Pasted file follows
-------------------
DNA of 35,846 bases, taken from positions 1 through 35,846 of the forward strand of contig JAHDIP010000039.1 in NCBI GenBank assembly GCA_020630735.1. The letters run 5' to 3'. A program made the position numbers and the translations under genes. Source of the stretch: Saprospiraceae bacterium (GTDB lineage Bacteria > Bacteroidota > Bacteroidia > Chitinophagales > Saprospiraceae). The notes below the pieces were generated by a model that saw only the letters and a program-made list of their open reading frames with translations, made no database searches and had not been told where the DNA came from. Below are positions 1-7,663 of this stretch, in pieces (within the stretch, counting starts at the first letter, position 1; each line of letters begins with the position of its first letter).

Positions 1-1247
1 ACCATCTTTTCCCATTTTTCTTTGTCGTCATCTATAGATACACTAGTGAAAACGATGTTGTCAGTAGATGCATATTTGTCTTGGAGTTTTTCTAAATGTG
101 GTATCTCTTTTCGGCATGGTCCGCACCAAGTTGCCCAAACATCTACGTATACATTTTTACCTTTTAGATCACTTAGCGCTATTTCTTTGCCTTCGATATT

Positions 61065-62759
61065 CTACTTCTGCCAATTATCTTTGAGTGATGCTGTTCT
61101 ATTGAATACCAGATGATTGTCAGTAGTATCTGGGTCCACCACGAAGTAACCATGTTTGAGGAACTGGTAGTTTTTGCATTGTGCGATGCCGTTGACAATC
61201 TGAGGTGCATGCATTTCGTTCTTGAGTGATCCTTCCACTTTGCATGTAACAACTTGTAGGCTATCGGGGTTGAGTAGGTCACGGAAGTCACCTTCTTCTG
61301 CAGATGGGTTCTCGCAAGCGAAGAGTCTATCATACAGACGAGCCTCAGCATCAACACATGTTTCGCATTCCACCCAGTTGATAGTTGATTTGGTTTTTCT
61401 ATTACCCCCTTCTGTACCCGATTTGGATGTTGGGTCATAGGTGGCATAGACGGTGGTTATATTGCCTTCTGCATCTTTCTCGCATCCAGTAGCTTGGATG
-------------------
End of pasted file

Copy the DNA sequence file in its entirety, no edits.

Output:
DNA of 35,846 bases, taken from positions 1 through 35,846 of the forward strand of contig JAHDIP010000039.1 in NCBI GenBank assembly GCA_020630735.1. The letters run 5' to 3'. A program made the position numbers and the translations under genes. Source of the stretch: Saprospiraceae bacterium (GTDB lineage Bacteria > Bacteroidota > Bacteroidia > Chitinophagales > Saprospiraceae). The notes below the pieces were generated by a model that saw only the letters and a program-made list of their open reading frames with translations, made no database searches and had not been told where the DNA came from. Below are positions 1-7,663 of this stretch, in pieces (within the stretch, counting starts at the first letter, position 1; each line of letters begins with the position of its first letter).

Positions 1-1247
1 ACCATCTTTTCCCATTTTTCTTTGTCGTCATCTATAGATACACTAGTGAAAACGATGTTGTCAGTAGATGCATATTTGTCTTGGAGTTTTTCTAAATGTG
101 GTATCTCTTTTCGGCATGGTCCGCACCAAGTTGCCCAAACATCTACGTATACATTTTTACCTTTTAGATCACTTAGCGCTATTTCTTTGCCTTCGATATT

Positions 61065-62759
61065 CTACTTCTGCCAATTATCTTTGAGTGATGCTGTTCT
61101 ATTGAATACCAGATGATTGTCAGTAGTATCTGGGTCCACCACGAAGTAACCATGTTTGAGGAACTGGTAGTTTTTGCATTGTGCGATGCCGTTGACAATC
61201 TGAGGTGCATGCATTTCGTTCTTGAGTGATCCTTCCACTTTGCATGTAACAACTTGTAGGCTATCGGGGTTGAGTAGGTCACGGAAGTCACCTTCTTCTG
61301 CAGATGGGTTCTCGCAAGCGAAGAGTCTATCATACAGACGAGCCTCAGCATCAACACATGTTTCGCATTCCACCCAGTTGATAGTTGATTTGGTTTTTCT
61401 ATTACCCCCTTCTGTACCCGATTTGGATGTTGGGTCATAGGTGGCATAGACGGTGGTTATATTGCCTTCTGCATCTTTCTCGCATCCAGTAGCTTGGATG